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Last of the Sound of Music Von Trapp Family Dies

The last member of the singing and dancing von Trapp family that inspired the Sound of Music has died aged 99 at home in Vermont, America.

The family fled their home of Salzburg in Austria when the Nazis arrived and ended up performing around America where this story eventually inspired the 1965 Rodgers and Hammerstein musical hit.

Maria Franziska, who was the last of the seven brothers and sisters from the von Trapp family who was still alive, died in her sleep aged 99.

Family friend Marianne Dorfer who runs the von Trapp Villa Hotel in Salzburg said: "It was a surprise that she was the one in the family to live the longest because ever since she was a child she suffered from a weak heart. It was the fact that she suffered from this that her father decided to hire Maria von Trapp to teach her and her brothers and sisters. That of course then led to one of the most remarkable musical partnerships of the last century."

Maria Franziska was born in 1914 in Zell am See which is in the province of Salzburg and in 1938 fled with her family.

The Sound of Music which told the story of the musical family every year attracts hundreds of thousands of visitors to Salzburg even now, almost 50 years after it was made.

Maria was last back in Salzburg in 2008 when she flew back to the family home in Salzburg for the first time since she fled the Nazis in the 1930s.

The second-eldest daughter of Baron von Trapp visited the house she lived in just before it opens as a new hotel. The estate was confiscated by the Nazis during World War II and put at the disposal of SS police chief Heinrich Himmler, who had barracks built on the grounds for his men.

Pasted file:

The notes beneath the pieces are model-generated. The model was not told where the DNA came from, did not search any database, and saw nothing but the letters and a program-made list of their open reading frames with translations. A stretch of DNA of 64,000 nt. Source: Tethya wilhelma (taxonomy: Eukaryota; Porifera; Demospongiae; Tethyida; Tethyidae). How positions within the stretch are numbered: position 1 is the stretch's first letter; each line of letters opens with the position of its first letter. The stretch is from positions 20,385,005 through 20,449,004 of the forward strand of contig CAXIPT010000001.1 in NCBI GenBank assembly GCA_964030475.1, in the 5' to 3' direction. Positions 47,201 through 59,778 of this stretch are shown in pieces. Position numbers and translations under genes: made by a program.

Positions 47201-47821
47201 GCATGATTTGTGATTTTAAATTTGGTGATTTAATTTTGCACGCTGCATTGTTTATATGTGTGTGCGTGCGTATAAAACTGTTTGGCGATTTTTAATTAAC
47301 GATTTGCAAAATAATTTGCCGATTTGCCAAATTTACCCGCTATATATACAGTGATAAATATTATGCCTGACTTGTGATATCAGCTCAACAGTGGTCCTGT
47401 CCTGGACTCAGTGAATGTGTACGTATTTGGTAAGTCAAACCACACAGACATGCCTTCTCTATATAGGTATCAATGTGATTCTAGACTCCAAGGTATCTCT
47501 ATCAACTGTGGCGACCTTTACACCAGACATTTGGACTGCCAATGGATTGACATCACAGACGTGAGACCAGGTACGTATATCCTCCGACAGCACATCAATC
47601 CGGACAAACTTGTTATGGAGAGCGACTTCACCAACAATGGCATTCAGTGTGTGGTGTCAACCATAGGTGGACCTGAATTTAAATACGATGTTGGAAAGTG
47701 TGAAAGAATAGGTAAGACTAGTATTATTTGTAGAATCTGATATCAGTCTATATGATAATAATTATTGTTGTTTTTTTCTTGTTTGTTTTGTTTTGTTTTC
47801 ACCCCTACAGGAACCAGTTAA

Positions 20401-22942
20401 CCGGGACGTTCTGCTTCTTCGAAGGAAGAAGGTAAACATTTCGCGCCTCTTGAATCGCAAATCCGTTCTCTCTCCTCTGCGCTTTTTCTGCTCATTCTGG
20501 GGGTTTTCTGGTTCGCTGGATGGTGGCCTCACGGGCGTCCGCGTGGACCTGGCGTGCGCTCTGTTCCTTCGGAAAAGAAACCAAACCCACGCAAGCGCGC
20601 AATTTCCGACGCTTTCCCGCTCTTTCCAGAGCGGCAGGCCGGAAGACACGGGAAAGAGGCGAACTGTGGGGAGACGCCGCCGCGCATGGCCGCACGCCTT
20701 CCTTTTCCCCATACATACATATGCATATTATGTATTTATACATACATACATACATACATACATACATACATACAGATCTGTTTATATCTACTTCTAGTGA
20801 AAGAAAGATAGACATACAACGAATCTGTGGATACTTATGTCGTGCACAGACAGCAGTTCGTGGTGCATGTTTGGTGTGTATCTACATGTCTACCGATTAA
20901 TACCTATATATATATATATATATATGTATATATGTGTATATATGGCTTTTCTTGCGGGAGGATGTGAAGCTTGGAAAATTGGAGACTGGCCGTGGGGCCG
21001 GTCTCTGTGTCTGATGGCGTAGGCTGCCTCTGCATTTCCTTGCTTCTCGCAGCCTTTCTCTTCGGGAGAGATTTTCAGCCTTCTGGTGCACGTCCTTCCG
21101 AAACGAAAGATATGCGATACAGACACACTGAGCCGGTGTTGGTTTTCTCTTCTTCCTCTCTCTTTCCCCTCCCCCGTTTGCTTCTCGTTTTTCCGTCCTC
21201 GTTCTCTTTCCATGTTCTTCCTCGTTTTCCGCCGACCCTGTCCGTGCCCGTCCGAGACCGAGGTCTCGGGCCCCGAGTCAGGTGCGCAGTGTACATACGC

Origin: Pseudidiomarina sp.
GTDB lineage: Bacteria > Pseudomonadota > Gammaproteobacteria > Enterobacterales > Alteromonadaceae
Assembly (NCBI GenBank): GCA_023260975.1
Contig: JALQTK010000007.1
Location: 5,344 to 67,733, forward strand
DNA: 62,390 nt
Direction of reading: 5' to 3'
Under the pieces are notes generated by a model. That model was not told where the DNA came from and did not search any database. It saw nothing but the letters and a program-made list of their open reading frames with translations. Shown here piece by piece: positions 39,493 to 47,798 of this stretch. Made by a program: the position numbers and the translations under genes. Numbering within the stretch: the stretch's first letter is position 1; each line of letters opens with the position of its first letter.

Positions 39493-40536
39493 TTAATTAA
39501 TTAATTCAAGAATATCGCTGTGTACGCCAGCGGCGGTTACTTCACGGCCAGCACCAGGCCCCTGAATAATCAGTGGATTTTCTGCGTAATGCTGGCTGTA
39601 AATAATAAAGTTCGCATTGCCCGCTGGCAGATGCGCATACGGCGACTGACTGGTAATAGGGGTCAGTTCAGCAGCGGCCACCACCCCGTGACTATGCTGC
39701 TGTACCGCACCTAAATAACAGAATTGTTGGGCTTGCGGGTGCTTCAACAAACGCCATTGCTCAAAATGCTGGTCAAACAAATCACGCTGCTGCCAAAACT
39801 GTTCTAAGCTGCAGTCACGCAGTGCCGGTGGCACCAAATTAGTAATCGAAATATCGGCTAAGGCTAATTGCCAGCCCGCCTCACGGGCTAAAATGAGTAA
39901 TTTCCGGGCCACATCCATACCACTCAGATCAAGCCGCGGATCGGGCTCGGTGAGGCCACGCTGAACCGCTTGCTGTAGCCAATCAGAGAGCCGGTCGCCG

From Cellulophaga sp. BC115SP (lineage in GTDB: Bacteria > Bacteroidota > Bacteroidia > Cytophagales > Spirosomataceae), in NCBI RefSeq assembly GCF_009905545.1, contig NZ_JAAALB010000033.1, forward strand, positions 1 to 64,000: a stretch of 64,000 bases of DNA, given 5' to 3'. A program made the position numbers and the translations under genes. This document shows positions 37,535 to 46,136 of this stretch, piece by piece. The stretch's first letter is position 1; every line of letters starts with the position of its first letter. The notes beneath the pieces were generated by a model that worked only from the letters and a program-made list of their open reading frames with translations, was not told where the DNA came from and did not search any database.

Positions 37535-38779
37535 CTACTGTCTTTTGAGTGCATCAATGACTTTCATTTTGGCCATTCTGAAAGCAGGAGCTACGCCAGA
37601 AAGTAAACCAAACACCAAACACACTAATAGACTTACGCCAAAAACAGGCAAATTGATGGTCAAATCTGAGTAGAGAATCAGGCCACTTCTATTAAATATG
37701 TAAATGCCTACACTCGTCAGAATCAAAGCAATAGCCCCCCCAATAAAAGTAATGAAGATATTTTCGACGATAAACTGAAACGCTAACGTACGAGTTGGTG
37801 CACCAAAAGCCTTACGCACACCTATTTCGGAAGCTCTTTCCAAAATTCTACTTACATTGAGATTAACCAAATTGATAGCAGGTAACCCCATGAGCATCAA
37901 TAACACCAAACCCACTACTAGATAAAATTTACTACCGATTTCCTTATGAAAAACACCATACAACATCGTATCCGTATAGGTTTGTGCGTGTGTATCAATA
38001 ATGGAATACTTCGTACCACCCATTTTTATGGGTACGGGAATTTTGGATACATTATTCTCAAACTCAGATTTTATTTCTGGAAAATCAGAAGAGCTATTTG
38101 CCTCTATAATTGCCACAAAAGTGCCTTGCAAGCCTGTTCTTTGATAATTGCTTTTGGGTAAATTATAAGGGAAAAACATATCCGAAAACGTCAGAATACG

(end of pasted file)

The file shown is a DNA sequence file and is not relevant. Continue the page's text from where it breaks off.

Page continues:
Following the death of Baron von Trapp's first wife, aspiring nun Maria Kutschera joined the family to teach the children, fell in love with the baron, and married him in 1927.

The family always sang and played instruments together, and having lost all their fortune in 1935 in the throes of the world economic crisis, their musical talent proved a saviour.

An opera singer heard the children sing in the park and entered them for a competition. Soon the von Trapps started to tour Europe and the United States as a family choir.

For Baron von Trapp, a staunch Austrian patriot and opponent of Adolf Hitler, his singing family also provided the escape ticket from the Nazi regime. The family did not return from a concert tour in the United States.

"Without the singing, we would have never made it to the United States," said von Trapp.

While The Sound of Music, one of the most successful films ever made, produced a series of well-loved musical hits like "Edelweiss" or "Sixteen going on 17", the family took exception to the way they were portrayed.

Julie Andrews starred as the aspiring nun Maria in the 1965 film, while Christopher Plummer played Baron von Trapp, who was depicted as a strict patriarch, obsessed with discipline.

"We were all pretty shocked at how they portrayed our father, he was so completely different. He always looked after us a lot, especially after our mother died," Maria von Trapp said in one interview before she died.

"You have to separate yourself from all that, and you have to get used to it. It is something you simply cannot avoid."

Her stepmother Maria had another three children with Baron von Trapp, and the family settled on a farm in Vermont in 1942.

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